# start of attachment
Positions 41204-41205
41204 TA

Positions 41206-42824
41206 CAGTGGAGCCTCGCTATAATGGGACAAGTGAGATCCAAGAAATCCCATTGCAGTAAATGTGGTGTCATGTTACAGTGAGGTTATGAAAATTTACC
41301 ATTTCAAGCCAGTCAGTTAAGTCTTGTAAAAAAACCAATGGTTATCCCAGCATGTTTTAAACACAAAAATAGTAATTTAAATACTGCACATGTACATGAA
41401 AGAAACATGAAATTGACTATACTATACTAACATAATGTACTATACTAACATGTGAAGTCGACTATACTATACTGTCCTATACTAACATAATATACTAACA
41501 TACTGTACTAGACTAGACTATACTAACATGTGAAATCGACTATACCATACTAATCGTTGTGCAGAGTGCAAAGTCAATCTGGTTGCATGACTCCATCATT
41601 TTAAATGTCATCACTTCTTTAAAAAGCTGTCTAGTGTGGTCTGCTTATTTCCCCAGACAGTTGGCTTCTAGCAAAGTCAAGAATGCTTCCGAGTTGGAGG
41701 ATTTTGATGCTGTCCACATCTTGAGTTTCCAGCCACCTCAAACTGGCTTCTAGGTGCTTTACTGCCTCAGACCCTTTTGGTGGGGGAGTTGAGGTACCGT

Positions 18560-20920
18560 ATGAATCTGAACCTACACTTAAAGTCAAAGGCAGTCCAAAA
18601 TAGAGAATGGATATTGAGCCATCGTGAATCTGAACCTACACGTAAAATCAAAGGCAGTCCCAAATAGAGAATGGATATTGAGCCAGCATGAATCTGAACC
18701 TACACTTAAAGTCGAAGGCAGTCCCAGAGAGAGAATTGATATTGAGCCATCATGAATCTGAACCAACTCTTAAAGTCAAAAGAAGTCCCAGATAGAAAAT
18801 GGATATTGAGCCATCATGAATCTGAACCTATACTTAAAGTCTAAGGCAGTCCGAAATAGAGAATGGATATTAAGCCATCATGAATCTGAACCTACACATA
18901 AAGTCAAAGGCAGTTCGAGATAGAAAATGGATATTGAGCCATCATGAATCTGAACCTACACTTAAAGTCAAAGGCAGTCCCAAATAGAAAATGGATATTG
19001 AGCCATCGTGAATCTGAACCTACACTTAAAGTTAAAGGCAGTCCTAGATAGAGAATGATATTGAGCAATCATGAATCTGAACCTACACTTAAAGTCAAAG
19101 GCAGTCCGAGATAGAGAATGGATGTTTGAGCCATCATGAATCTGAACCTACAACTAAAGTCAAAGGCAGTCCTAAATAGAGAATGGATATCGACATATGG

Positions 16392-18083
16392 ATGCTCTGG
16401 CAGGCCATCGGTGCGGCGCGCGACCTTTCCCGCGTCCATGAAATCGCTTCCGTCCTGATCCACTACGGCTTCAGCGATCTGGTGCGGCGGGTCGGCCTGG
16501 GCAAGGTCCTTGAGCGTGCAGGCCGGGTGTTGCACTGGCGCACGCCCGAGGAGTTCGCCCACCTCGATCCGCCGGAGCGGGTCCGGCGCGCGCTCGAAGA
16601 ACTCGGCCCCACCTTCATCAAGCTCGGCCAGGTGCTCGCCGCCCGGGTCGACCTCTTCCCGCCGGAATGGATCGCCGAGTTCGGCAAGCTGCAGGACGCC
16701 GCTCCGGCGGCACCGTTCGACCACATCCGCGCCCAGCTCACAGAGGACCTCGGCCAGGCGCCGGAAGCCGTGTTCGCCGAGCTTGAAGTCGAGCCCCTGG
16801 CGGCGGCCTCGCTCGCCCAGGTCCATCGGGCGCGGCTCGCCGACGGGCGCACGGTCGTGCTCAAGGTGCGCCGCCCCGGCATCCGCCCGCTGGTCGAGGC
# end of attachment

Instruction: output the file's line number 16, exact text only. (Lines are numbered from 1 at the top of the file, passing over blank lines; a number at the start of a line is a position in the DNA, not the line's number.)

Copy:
19001 AGCCATCGTGAATCTGAACCTACACTTAAAGTTAAAGGCAGTCCTAGATAGAGAATGATATTGAGCAATCATGAATCTGAACCTACACTTAAAGTCAAAG